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Perennial grains could be biggest agricultural innovation in eons

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June 29, 2010

A just-published paper suggests that the cultivation of perennial grain crops could revolu...

A just-published paper suggests that the cultivation of perennial grain crops could revolutionize agriculture

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It has pretty much become a given that grain crops, such as wheat and barley, need to be started from scratch every spring. This means farmers must buy seeds, use seeding equipment to get those seeds into the soil, then apply a lot of fertilizer and hope for weather conditions that won’t be too hot, cold, wet or dry for germination. There are such things as perennial grains, however - plants that, like the grass in your lawn, simply pick up in the spring where they left off in the fall. While perennial versions of common annual grains have seen little in the way of development, a new research paper says it’s about time they did. The advantages of cultivating perennial grains, the paper’s authors submit, could be one of the biggest advances in the 10,000-year history of agriculture.

The paper, “Increased Food and Ecosystem Security via Perennial Grains,” points out that perennials have longer growing seasons and longer, denser roots than annuals. Those longer roots, which can reach down 10 to 12 feet, allow the crops to reach and hold more water and nutrients, reduce erosion, and condition the soil. Because the plants grow for a greater length of time, they also sequester more carbon from the atmosphere.

A diagram from the paper, illustrating the relative advantages of perennial grain crops

Annual crops, by contrast, are said to lose five times as much water as perennials, and 35 times as much nitrate - a plant nutrient that regularly leaches out of fields and pollutes waterways. Needless to say, annual crops also involve the rearing, transportation, purchase and sowing of seeds every year, which leaves definite carbon, chemical and financial footprints.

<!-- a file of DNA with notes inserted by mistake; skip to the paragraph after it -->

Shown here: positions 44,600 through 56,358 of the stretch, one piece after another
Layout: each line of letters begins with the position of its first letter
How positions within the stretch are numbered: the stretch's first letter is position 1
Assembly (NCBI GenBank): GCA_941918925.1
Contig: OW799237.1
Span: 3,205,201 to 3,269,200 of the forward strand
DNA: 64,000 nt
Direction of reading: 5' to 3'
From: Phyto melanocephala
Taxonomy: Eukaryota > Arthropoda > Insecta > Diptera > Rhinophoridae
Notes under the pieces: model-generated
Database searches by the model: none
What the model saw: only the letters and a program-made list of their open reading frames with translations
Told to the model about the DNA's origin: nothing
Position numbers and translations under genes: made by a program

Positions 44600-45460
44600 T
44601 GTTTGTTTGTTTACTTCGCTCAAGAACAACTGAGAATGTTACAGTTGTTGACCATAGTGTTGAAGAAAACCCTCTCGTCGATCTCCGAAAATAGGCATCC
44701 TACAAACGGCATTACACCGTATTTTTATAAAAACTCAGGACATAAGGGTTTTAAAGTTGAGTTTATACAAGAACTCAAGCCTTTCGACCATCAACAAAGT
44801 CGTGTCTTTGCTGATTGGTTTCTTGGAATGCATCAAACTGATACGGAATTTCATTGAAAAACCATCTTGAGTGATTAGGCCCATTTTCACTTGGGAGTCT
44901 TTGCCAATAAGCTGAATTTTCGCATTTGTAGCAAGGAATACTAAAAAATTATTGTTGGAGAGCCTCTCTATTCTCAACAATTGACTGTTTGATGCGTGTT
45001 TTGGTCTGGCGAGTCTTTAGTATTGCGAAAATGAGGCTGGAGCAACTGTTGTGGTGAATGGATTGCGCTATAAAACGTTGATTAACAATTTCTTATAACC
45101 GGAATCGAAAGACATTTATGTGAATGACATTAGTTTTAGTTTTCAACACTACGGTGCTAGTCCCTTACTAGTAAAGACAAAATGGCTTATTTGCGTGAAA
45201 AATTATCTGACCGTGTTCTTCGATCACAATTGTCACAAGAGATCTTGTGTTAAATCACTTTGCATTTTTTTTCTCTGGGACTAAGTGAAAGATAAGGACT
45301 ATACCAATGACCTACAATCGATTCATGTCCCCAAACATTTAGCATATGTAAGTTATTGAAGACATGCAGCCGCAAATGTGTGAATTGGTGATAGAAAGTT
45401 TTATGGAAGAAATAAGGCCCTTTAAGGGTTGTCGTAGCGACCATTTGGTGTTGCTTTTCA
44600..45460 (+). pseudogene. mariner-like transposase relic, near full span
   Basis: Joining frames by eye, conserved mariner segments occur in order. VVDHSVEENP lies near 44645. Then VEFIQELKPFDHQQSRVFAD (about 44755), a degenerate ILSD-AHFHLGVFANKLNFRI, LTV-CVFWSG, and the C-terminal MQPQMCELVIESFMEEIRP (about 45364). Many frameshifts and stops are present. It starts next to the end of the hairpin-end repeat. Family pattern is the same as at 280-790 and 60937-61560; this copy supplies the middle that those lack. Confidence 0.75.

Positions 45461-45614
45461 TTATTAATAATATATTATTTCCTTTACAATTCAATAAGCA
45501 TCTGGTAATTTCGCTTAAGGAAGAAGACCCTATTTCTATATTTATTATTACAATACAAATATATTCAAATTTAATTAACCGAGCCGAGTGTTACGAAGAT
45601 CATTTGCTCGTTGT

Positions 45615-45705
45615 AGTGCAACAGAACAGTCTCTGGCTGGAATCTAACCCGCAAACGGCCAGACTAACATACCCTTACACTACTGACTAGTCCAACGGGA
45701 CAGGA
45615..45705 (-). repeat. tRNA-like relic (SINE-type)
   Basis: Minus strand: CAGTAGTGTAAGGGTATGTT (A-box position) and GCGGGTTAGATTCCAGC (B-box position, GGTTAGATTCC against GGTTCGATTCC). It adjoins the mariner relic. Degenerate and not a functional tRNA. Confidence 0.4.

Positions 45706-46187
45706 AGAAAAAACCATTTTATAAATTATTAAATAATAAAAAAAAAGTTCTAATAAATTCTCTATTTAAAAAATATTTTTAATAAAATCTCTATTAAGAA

So, when might we start seeing perennial versions of annual grains? Perhaps within two decades, according to the researchers, although maybe sooner if more resources are invested in their development. "It really depends on the breakthroughs," said Washington State University soil scientist John Reganold, a lead author of the paper. "The more people involved in this, the more it cuts down the time."

Published in the latest issue of Science, the paper was a collaborative effort of over 24 authors, most of those plant breeders or geneticists.

About the Author
Ben Coxworth An experienced freelance writer, videographer and television producer, Ben's interest in all forms of innovation is particularly fanatical when it comes to human-powered transportation, film-making gear, environmentally-friendly technologies and anything that's designed to go underwater. He lives in Edmonton, Alberta, where he spends a lot of time going over the handlebars of his mountain bike, hanging out in off-leash parks, and wishing the Pacific Ocean wasn't so far away.   All articles by Ben Coxworth
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5 Comments

Why not Rice too! Can we cross rice with bamboo as both belong to the same family.

Dr.A.Jagadeesh Nellore(AP),India

Anumakonda Jagadeesh
29th June, 2010 @ 05:52 pm PDT

Sorry, but Monsanto says NO! It was a great idea though.

Samuel Cheney
29th June, 2010 @ 07:39 pm PDT

Monsanto and the other (are there other?) seed companies will most likely do everything in their power to prevent research and development of such a crop from ever progressing. How can they sell seeds every year otherwise?

Alex Angel
30th June, 2010 @ 05:46 am PDT

Gitmag has lots of fascinating innovations.

A Periennal Grain is phenomenol for the environment, as well as, the grower/farmer.

Facebook User
1st July, 2010 @ 04:58 am PDT

This would be great solution for deforestation, an option actually. I'm sure some giants will kill for this to be killed!:) Sad but true!

Facebook User
12th July, 2010 @ 05:59 am PDT
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